Football was a very different sport in 1889 when Clarence “Claddie” Walker captained the Lehigh team in its first period of glory as it won the championship of Pennsylvania. Walker described a very physical game that had a 110-yard field, players who played both offense and defense in two, 45-minute halves in a 1941 note to H.R. Reiter, Lehigh’s first director of athletics. “Brawn as usual was needed to hold that line,” he wrote. “One learned the rules, and hard experience taught self-reliance and an ambition to win fairly.”
After earning a bachelor’s degree in 1889 and a degree in mining engineering in 1890, Walker became a mining engineer with the Berwind-White Coal Mining Company from 1890 to 1896. He then moved to several other companies before coming to the Dravo Company in 1899 as an engineer and superintendent of outside work.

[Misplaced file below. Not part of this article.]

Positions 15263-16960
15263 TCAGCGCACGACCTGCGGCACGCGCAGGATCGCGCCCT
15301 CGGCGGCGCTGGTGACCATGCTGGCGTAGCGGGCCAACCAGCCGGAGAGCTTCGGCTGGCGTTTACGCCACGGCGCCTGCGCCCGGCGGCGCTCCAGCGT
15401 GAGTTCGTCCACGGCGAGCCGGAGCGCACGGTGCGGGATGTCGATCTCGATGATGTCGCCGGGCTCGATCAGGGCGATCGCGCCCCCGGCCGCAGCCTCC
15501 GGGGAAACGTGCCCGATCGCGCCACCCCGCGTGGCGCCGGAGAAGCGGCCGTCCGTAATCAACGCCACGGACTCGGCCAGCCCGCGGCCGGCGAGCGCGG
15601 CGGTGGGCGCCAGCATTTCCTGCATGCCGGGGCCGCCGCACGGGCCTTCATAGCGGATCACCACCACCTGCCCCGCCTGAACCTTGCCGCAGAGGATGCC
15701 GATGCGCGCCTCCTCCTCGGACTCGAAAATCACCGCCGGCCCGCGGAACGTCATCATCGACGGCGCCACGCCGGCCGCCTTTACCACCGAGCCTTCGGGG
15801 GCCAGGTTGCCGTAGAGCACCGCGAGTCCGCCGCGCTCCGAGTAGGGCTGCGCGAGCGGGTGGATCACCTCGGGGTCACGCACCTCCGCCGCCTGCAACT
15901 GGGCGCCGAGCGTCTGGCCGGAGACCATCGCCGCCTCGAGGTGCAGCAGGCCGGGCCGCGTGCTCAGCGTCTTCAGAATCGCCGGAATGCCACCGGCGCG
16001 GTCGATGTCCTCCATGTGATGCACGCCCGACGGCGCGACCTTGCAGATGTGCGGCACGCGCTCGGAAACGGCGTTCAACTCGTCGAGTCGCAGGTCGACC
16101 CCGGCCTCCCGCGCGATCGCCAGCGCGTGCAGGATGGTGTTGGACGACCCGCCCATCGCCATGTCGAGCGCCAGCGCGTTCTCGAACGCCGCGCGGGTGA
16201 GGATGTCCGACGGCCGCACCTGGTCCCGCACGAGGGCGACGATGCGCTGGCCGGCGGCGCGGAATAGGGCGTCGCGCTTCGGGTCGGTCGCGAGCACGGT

In 1901, Walker became an assistant superintendent of docks at the Pittsburgh and Conneaut Dock Company in Conneaut, Ohio, a subsidiary of the Carnegie Steel Company. He remained with the company when it became part of U.S. Steel and retired in 1932 as superintendent of docks. After his retirement, he moved to Los Angeles, California. Walker attended reunions and corresponded with the Alumni Association, especially about the early days of football at Lehigh. He died in 1949.